Ap­ple ails

Sunday Tasmanian - Tassie Living - - FRONT PAGE - Peter Cun­dall

AP­PLE scab is among the dead­li­est of all ap­ple dis­eases. It is caused by a par­a­sitic fun­gus, the spores of which arise from partly- de­com­posed de­bris from last sum­mer’s dis­eased fruit and fallen leaves.

The fun­gal spores set­tle on the leaves and then quickly move on to the fruit. We can see it de­vel­op­ing at first with slightly- shriv­elled, dirty­look­ing leaf- clus­ters.

Later, as it moves on to ap­ples, we can see lop- sided, dis­torted young ap­ples form­ing with dark, some­times cracked, scabs on one side.

I’ve long- since learned to con­trol ap­ple scab with rig­or­ous hy­giene around vul­ner­a­ble va­ri­eties – mainly Granny Smith, Pink lady and Mutsu.

It is es­sen­tial to spring- prune all sus­cep­ti­ble ap­ple trees to al­low a free flow of dry­ing air through canopies

This in­volved rak­ing up and cart­ing away ev­ery fallen fruit and all fallen leaves.

I also closely mow, right to the ground, any grass or weeds with a grass- catcher at­tached, es­pe­cially in early win­ter and spring.

In May, this is fol­lowed by a wide sprin­kling of builders’ lime be­neath and around the trees.

Lime helps to speed up de­com­po­si­tion and en­cour­ages earth­worm ac­tiv­ity dur­ing win­ter to get rid of any re­main­ing dis­eased ma­te­rial.

In late win­ter, a good scat­ter­ing of blood and bone fur­ther ac­cel­er­ates de­com­po­si­tion while help­ing to fuel growth.

It is es­sen­tial to spring- prune all sus­cep­ti­ble ap­ple trees to al­low a free flow of dry­ing air through canopies.

This should be fol­lowed by spray­ing all leaf sur­faces with a mix of builders’ lime and wa­ter when the first blotchy leaves in­di­cate disease is at­tempt­ing to move in.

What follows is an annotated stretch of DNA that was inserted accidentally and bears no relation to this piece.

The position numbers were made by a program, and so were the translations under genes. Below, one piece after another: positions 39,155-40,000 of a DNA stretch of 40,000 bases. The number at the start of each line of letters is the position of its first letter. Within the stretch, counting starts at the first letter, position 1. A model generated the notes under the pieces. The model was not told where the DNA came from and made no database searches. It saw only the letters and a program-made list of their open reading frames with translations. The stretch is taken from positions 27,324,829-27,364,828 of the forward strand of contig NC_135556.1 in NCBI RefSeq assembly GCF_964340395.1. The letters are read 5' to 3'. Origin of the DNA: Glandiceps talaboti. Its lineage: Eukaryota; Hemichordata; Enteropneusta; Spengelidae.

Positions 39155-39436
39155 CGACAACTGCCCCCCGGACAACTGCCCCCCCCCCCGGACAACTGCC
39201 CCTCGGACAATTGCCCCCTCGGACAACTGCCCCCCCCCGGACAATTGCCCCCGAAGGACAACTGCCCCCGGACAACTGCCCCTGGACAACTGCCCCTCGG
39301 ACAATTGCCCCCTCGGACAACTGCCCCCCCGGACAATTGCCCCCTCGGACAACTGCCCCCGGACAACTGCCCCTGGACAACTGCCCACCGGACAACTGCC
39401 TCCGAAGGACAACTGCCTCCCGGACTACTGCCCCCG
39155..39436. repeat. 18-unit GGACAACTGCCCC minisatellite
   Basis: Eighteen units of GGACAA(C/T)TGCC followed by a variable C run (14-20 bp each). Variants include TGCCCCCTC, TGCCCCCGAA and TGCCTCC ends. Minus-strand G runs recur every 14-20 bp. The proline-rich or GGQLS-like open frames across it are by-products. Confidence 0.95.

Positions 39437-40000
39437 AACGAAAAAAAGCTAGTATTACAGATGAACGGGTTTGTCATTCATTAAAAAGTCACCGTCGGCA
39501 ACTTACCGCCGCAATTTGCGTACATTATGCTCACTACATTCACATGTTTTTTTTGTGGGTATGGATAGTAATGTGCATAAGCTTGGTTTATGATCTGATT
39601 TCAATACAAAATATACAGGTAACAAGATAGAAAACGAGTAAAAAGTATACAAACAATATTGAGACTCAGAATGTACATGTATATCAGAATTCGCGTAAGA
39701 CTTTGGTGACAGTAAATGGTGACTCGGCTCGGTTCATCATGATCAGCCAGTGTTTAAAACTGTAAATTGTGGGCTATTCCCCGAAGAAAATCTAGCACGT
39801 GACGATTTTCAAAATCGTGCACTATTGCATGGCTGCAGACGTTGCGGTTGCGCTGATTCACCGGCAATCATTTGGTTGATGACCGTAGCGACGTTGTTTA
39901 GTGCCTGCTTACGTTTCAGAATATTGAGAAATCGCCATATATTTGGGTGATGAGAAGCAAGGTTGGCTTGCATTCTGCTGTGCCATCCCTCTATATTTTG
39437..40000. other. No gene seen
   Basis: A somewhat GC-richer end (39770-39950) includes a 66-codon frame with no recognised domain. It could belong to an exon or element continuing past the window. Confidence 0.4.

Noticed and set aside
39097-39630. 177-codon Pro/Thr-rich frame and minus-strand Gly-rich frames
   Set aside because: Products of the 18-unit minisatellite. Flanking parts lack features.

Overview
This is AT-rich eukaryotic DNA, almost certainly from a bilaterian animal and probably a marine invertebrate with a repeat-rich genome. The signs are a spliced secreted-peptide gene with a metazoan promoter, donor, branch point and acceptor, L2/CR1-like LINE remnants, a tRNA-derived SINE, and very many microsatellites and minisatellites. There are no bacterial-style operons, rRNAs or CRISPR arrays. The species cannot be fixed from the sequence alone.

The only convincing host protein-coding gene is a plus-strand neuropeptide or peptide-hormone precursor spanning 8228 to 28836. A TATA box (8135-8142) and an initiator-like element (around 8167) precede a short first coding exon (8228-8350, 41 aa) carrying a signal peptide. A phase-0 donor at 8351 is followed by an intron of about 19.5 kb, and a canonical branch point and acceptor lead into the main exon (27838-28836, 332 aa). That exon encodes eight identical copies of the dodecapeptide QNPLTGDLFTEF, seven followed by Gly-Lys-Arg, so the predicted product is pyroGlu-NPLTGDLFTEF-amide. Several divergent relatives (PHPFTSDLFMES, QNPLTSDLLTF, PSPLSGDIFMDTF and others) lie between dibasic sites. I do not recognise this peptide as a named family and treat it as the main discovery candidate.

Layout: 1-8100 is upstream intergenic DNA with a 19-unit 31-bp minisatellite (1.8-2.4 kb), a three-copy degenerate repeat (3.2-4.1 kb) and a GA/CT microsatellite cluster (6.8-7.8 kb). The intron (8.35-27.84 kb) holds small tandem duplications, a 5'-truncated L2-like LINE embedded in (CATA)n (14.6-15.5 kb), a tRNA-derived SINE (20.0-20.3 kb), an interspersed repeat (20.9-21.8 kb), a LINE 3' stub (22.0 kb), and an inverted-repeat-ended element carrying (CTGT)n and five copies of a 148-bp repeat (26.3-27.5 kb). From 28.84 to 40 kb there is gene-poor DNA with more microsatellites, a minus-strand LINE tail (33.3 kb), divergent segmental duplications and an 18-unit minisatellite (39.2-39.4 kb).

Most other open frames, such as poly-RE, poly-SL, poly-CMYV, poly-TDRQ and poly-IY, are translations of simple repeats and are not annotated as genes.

Scab or­gan­isms pre­fer acidic con­di­tions, so the lime cov­ers the leaves with a pro­tec­tive, al­ka­line coat. It works bril­liantly to keep this disease at bay. Luck­ily builders’ lime is an ex­tremely cheap form of pro­tec­tion so the over­all cost is low.

If the lime spray goes on too early, scab or­gan­isms will at­tack all new, un­pro­tected leaves which emerge af­ter­wards, so it may be nec­es­sary to spray again. This is what I’ve been do­ing.

Ap­ple scab can only pen­e­trate leaves that re­main wet for sev­eral hours un­der rel­a­tively cool con­di­tions. Un­for­tu­nately, th­ese con­di­tions have hap­pened many times in Tas­ma­nia, es­pe­cially at night- time dur­ing spring and early De­cem­ber. This is why this disease has be­come par­tic­u­larly preva­lent this year.

How­ever, the lime coat­ing is not eas­ily washed off and usu­ally re­mains for sev­eral weeks, de­spite per­sis­tent rain.

In most home gar­dens we can give vul­ner­a­ble ap­ple trees this type of close at­ten­tion. It also means go­ing over the trees reg­u­larly to pick off any dis­eased ap­ples and to prune out all dirty- look­ing leaf- clus­ters.

If we can con­trol ap­ple scab dur­ing early sum­mer there is lit­tle chance of re- in­fec­tion hap­pen­ing once tem­per­a­tures rise above 25C.

Once the disease is elim­i­nated, the trees will not be re- in­fected, un­less ne­glected ap­ple trees are grow­ing nearby.

I should add that lime sprays also pre­vent cal­cium de­fi­ciency, the main cause of ‘ bit­ter pit’ dis­or­der in ap­ples, while spring prun­ing and fruit thin­ning also helps con­trol brown- rot disease.

Lime sprays ap­plied dur­ing De­cem­ber and early Jan­uary are also an ef­fec­tive means of con­trol­ling pear and cherry slug.

This is a slug- like grub that at­tacks and skele­tonises the leaves of cherry, pear, Ja­panese plum, quince, hawthorn and re­lated plants.

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